What to Say to Someone With Cancer
When offering help, she said, be specific about what you can provide to support the patient: meals; child care or elder care; transportation to and from treatments; companionship during doctor visits (especially helpful if you can take notes), tests or treatments; a sounding board, perhaps even in the middle of the night; a lunch date or fun outing; even a blank journal without instructions about what the patient records in it.
Dr. Harpham is the author of “Healing Hope: Through and Beyond Cancer,” among other very helpful books on living with and after cancer. Both she and Ms. Wolters caution against offering patients unrealistic advice and pie-in-the-sky predictions.
“The most ridiculous thing I heard was ‘The best thing you can do for your cancer is to stay positive,’” Ms. Nodjoumi said. “Does that mean if I don’t stay positive my cancer will come back?”
One patient told Ms. Wolters, “Sometimes I feel like I can’t cry or be mad because they think I’m not being positive.”
She wrote, “It can be too much to handle when a supporter is filled with unrealistic ideas of rainbows and unicorns regarding our diagnosis, prognosis or treatment. This is a crappy fight, and we are sick and we are tired, and sometimes your living in la-la land is more than we can take. We want to be positive, and we appreciate you as our cheerleader, but we also need realism.”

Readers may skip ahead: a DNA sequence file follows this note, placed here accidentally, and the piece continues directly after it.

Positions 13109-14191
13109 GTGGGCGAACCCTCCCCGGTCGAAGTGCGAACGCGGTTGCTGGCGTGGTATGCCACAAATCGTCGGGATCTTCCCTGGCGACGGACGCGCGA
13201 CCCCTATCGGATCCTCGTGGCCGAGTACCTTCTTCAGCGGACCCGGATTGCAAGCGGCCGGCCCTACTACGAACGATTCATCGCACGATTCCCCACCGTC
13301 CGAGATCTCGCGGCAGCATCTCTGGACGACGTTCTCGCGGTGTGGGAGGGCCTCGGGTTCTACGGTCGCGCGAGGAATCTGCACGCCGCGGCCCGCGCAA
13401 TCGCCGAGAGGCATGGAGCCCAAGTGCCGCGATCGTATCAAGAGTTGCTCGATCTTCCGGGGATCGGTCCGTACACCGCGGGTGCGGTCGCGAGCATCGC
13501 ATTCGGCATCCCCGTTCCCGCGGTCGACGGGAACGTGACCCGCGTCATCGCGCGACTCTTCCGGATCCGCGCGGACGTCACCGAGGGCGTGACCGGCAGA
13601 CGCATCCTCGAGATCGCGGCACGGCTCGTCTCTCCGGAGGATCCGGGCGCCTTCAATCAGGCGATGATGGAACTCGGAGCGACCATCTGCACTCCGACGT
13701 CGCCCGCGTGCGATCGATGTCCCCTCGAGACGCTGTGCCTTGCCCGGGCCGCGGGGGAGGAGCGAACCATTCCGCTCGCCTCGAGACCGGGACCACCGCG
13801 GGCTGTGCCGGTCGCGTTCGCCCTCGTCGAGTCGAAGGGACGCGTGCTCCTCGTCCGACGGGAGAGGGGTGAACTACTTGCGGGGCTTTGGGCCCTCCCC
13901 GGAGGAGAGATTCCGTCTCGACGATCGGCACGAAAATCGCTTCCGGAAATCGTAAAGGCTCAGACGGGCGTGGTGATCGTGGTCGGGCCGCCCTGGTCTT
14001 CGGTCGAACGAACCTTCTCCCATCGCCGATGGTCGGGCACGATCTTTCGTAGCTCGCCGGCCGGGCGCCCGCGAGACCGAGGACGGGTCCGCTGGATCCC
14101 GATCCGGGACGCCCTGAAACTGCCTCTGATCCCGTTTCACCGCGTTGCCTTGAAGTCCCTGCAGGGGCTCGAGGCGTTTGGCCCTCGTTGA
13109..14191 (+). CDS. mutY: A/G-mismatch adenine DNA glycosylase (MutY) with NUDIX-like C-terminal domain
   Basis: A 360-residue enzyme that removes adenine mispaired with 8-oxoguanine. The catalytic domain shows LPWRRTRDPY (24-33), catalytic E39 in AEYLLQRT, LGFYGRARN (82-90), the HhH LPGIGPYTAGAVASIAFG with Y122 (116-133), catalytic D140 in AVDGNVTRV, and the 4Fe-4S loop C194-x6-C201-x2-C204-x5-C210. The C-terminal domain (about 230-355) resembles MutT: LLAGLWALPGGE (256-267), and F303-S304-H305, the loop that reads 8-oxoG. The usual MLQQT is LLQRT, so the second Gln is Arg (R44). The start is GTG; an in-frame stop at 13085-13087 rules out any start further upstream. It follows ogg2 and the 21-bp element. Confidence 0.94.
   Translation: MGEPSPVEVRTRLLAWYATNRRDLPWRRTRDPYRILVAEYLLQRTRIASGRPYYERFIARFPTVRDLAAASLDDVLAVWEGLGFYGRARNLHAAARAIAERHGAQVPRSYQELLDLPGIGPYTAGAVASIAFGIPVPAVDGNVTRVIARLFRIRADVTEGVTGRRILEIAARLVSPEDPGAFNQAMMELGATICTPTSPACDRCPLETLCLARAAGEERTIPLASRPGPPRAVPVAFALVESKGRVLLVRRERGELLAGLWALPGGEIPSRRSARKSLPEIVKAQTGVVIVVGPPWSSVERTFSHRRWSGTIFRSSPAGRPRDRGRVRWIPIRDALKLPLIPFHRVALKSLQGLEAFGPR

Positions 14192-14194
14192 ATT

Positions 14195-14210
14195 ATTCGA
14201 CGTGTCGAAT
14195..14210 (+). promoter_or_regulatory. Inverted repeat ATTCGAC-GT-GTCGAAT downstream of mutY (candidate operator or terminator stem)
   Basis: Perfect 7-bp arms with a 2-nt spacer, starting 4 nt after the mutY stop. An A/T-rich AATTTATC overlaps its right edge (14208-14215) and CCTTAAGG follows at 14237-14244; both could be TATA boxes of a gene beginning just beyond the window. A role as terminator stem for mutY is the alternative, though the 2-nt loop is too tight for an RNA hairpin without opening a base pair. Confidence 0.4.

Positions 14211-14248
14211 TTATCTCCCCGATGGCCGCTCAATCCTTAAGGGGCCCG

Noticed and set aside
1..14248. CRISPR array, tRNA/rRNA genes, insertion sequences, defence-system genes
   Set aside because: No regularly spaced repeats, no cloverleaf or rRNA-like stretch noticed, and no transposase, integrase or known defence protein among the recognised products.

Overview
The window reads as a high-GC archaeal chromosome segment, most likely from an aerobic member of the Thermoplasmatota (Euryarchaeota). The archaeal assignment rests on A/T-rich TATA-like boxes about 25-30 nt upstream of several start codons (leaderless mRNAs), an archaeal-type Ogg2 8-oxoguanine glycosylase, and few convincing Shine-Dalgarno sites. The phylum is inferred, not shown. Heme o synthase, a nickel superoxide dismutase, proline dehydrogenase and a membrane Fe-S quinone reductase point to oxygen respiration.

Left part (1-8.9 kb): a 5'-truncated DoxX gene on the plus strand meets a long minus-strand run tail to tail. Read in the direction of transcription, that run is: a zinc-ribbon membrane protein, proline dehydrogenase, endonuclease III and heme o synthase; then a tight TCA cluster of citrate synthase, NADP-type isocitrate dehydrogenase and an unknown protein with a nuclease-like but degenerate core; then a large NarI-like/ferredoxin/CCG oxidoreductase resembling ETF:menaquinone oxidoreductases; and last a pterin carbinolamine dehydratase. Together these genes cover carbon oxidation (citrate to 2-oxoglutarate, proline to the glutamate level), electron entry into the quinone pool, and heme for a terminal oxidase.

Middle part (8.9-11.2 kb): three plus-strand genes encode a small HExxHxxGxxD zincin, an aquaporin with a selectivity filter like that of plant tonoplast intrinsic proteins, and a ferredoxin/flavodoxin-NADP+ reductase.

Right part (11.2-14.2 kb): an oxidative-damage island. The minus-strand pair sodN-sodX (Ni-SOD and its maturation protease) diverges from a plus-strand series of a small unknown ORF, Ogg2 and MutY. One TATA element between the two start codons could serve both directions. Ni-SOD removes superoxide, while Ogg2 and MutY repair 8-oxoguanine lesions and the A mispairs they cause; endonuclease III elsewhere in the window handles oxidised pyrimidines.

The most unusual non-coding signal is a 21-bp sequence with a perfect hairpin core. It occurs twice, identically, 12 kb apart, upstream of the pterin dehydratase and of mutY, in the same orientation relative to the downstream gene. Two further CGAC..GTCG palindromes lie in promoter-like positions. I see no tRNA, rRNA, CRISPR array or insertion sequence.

At the same time, Dr. Harpham suggests asking patients, whatever the status of their disease, what they are hoping for. Encourage them to focus on short-term goals, and ask if there’s some way you can help them achieve those goals. Guide them to talk about hopes they can do something about, and listen without interrupting, judging or trying to fix what they say. In all cases, she said, the underlying message should be “I hear you … I believe you … I am here for you.”
But never ask about cure. “Cure is just too big a word for most of us to feel comfortable with,” Ms. Wolters wrote. “As a patient who has been told there is no cure for her disease, the word remission feels like the heavens opened up and the angels sang; it really doesn’t get much better.”